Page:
Some of the language is also too high-flown, old-fashioned, and simply Western. A playwright who knew on which side his bread was buttered would never have used the West German word for blacklisting, Berufsverbot, in conversation with the culture minister. I never heard anyone in East Germany call a woman gnädige Frau, an old-fashioned term somewhere between “madam” and “my lady,” and a Stasi colonel would not have addressed Christa during an interrogation as gnädigste. I would bet my last Deutschmark that in 1984 a correspondent of the West German newsmagazine Der Spiegel would not have talked of Gesamtdeutschland.2 This strikes me as more the vocabulary of the uprooted German aristocracy among whom the director and writer Florian Henckel von Donnersmarck grew up—both of his parents fled from the eastern parts of the Reich at the end of the Second World War—than that of the real East Germany in 1984.

But these objections are in an important sense beside the point. The point is that this is a movie. It uses the syntax and conventions of Hollywood to convey to the widest possible audience some part of the truth about life under the Stasi, and the larger truths that experience revealed about human nature. It mixes historical fact (several of the Stasi locations are real and most of the terminology and tradecraft is accurate) with the ingredients of a fast-paced thriller and love story.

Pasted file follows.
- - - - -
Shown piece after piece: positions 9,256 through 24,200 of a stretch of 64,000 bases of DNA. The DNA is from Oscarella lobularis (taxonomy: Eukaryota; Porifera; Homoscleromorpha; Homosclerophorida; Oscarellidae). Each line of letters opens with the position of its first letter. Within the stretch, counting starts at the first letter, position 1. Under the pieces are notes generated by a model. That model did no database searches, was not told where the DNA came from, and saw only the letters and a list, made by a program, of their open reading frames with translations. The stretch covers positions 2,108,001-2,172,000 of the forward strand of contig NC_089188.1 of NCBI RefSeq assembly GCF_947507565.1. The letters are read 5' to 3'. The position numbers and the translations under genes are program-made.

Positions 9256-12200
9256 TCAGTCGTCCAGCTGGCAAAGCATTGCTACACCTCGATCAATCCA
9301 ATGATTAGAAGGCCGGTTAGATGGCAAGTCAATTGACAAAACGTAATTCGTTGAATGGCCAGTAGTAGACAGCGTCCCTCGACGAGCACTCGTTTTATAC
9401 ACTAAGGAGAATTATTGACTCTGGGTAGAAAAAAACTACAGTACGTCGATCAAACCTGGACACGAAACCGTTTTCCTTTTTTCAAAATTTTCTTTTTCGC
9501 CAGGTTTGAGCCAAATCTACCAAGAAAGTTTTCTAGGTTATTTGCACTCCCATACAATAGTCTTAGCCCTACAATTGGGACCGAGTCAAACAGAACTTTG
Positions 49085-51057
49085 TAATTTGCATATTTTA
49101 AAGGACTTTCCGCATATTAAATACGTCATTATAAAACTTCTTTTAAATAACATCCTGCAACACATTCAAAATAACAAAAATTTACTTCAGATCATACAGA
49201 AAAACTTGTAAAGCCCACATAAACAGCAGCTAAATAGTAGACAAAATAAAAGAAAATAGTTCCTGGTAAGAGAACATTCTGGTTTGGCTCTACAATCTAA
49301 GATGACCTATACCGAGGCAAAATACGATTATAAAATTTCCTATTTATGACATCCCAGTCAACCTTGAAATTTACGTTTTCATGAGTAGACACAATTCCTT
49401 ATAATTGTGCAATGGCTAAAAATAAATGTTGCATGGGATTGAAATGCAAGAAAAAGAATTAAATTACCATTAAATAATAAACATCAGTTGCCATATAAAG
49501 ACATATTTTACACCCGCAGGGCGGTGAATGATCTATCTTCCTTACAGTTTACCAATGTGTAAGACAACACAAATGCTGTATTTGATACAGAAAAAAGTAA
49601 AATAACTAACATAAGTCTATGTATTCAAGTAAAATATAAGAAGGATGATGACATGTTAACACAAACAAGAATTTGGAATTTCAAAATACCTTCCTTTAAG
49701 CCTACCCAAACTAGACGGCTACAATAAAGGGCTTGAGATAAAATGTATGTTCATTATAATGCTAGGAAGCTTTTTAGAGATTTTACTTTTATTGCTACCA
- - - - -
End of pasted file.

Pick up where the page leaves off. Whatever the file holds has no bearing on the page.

When I met von Donnersmarck in Oxford, where he studied politics, philosophy, and economics in the mid-1990s, I discussed my reservations with him. While fiercely defending the basic historical accuracy of the film, he immediately agreed that some details were deliberately altered for dramatic effect. Thus, he explained, if he had shown the Stasi cadets in uniform, no ordinary cinemagoer would have identified with them. But because he shows them (inaccurately) in student-type civilian dress and has one of them (implausibly) ask a naive question to the effect of “isn’t bullying people in interrogations wrong?,” the viewer can identify with them and is drawn into the story. He argued that in a movie the reality has always to be verdichtet, a word which means thickened, concentrated, intensified, but carries a verbal association with Dichtung, meaning poetry or, more broadly, fiction. Hence the elevated language (“I beg you, I beseech you”—ich flehe dich an—says the playwright at one point, asking his girlfriend not to submit again to the minister’s piggish lechery). Hence the luxuriant palette of rich greens, browns, and subtle grays in which the whole movie is shot, and the frankly operatic staging of Christa’s death.

  1. 1

    Und willst Du nicht mein Bruder sein…” Die DDR heute (Reinbek: Rowohlt, 1981). Parts appeared in English in The Uses of Adversity: Essays on the Fate of Central Europe (Random House, 1989).

  2. 2

    A postwar term for Germany as a whole, sometimes intended to include not just East Germany but also the former German eastern territories, such as Silesia, given to Poland after 1945.